De Minimus Tax Rule - Explained
What is the De Minimus Tax Rule?
If you still have questions or prefer to get help directly from an agent, please submit a request.
We’ll get back to you as soon as possible.
- Marketing, Advertising, Sales & PR
- Accounting, Taxation, and Reporting
- Professionalism & Career Development
Law, Transactions, & Risk Management
Government, Legal System, Administrative Law, & Constitutional Law Legal Disputes - Civil & Criminal Law Agency Law HR, Employment, Labor, & Discrimination Business Entities, Corporate Governance & Ownership Business Transactions, Antitrust, & Securities Law Real Estate, Personal, & Intellectual Property Commercial Law: Contract, Payments, Security Interests, & Bankruptcy Consumer Protection Insurance & Risk Management Immigration Law Environmental Protection Law Inheritance, Estates, and Trusts
- Business Management & Operations
- Economics, Finance, & Analytics
Table of ContentsWhat is the De Minimis Tax Rule?How Does the De Minimis Tax Rule Work?Academic Research on De Minimis Tax Rule
What is the De Minimis Tax Rule?
De Minimis tax rule, when translated means about minimal things, the concept was coined from a latin expression de minimis non curat lex. In taxation, the De Minimis tax rule is one that determines if discount on municipal bonds should be subject to capital gains tax or income tax. This concept is crucial to how employee benefits are taxed. According to this tax rule, discount on a municipal bond between the period of acquisition and maturity that is lower than a quarter point in a pear is too little to be tagged as a discount. A discount help for over a year is a capital gain.
Back to:ACCOUNTING & TAXATION
How Does the De Minimis Tax Rule Work?
In the United States, the Internal Revenue Service states certain rules that are permissible in the de minimis tax rule. For instance, there is a rule that guides how a minimal discount will be estimated. In accordance to the minimis tax rule, a bond can be regarded as a capital gain for taxation purpose if it is bought at a minimal discount. Below is how a municipal bond can be determined as capital gain tax or ordinary income tax under de minimis tax rule;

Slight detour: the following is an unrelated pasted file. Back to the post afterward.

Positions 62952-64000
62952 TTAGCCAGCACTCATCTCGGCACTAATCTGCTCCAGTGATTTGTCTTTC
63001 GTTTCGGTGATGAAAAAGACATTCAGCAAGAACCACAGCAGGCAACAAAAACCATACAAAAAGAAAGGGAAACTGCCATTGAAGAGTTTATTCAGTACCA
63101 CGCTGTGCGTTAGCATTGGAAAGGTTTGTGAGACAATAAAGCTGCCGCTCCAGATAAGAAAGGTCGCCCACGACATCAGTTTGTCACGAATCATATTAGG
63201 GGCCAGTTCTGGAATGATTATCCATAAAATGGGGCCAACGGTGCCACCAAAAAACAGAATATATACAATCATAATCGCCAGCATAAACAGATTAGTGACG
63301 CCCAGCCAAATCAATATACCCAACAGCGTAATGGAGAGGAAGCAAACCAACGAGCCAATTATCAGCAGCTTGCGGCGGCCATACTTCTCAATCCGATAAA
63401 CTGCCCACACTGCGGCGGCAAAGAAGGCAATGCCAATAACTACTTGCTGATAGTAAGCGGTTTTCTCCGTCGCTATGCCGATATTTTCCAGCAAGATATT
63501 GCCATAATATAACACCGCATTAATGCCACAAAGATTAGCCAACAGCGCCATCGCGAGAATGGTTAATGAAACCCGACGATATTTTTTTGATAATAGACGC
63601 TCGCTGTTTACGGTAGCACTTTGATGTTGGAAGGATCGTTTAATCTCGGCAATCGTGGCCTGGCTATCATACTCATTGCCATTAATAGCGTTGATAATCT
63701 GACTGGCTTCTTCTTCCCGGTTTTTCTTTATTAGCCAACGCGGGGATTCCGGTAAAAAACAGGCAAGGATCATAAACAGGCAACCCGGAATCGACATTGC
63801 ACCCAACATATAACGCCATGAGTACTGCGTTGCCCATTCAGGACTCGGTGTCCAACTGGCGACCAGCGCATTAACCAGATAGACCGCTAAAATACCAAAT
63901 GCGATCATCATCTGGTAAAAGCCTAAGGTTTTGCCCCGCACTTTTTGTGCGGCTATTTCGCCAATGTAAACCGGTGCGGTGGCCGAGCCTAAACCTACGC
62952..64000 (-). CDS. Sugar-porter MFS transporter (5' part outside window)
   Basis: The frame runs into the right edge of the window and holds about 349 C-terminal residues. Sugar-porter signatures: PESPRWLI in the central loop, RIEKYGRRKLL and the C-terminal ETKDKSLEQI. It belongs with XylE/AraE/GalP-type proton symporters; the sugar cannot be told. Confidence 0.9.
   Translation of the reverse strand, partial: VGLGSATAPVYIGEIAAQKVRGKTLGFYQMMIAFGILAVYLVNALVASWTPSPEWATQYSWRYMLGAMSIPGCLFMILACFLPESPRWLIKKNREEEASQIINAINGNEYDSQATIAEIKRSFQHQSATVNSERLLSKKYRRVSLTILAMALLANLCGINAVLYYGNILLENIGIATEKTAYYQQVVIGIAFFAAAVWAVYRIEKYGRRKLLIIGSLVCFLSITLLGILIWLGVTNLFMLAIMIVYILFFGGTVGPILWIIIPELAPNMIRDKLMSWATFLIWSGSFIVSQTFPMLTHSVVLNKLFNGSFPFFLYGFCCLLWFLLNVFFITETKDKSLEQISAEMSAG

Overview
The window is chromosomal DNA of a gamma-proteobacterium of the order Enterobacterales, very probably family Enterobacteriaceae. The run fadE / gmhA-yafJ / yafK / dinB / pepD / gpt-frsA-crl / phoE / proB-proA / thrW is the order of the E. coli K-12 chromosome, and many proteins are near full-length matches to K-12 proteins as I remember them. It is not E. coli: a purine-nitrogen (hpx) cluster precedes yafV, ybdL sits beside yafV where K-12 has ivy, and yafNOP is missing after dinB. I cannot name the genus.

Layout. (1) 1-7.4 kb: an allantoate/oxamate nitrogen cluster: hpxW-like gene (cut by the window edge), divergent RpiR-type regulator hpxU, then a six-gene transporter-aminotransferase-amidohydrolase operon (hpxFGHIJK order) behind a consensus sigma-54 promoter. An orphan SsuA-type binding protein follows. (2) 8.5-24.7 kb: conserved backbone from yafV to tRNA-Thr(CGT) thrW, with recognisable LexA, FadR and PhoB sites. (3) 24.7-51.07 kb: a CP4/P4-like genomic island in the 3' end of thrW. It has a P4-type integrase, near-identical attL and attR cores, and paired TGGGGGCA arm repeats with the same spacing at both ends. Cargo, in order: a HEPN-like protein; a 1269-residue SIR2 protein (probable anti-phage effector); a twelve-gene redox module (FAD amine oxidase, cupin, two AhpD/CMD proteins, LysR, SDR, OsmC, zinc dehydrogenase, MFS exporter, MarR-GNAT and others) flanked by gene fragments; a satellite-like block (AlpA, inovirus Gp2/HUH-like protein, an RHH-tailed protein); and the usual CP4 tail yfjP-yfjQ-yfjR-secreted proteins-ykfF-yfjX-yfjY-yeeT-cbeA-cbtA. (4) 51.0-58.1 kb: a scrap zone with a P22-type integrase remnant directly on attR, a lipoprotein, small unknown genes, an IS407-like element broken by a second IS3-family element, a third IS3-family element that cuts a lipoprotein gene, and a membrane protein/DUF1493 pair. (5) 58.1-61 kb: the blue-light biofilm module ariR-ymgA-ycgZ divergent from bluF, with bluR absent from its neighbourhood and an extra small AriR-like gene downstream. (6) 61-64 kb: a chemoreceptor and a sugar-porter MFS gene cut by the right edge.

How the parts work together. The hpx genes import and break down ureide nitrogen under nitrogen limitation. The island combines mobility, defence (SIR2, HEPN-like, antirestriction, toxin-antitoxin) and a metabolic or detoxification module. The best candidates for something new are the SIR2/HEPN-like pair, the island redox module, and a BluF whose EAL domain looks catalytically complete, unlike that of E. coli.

- The face value of the municipal bond would be multiplied by 0.25%.
- Afterwards that result will be multiplied by the number of full years between the bond's purchase date and the maturity date. (this is the de minimis amount)
- Deduct the de minimis amount for the face value of the bond.
If the amount is more than the purchase price, the bond will be taxed as but if the amount is more than the de minimis threshold, it will be subject to capital gains tax. Here is an example of how a discount bond can be determined as capital gain tax or ordinary income tax; Dave purchases a municipal bond that has a 15-year maturity date. The face value of the bond at the period of purchase is 200 and the bond has 5 years left before maturity. The de minimis discount will be calculated as Par value (200) x 0.0025 x 5 years = 2.25. This is the de minimis discount. The amount is then deducted from the face value of the bond (200). The result will determine whether the bond is subject to capital gains tax or ordinary income tax. If the amount is higher than the de minimis amount of 2.25, ordinary income taxation is applicable.
Academic Research on De Minimis Tax Rule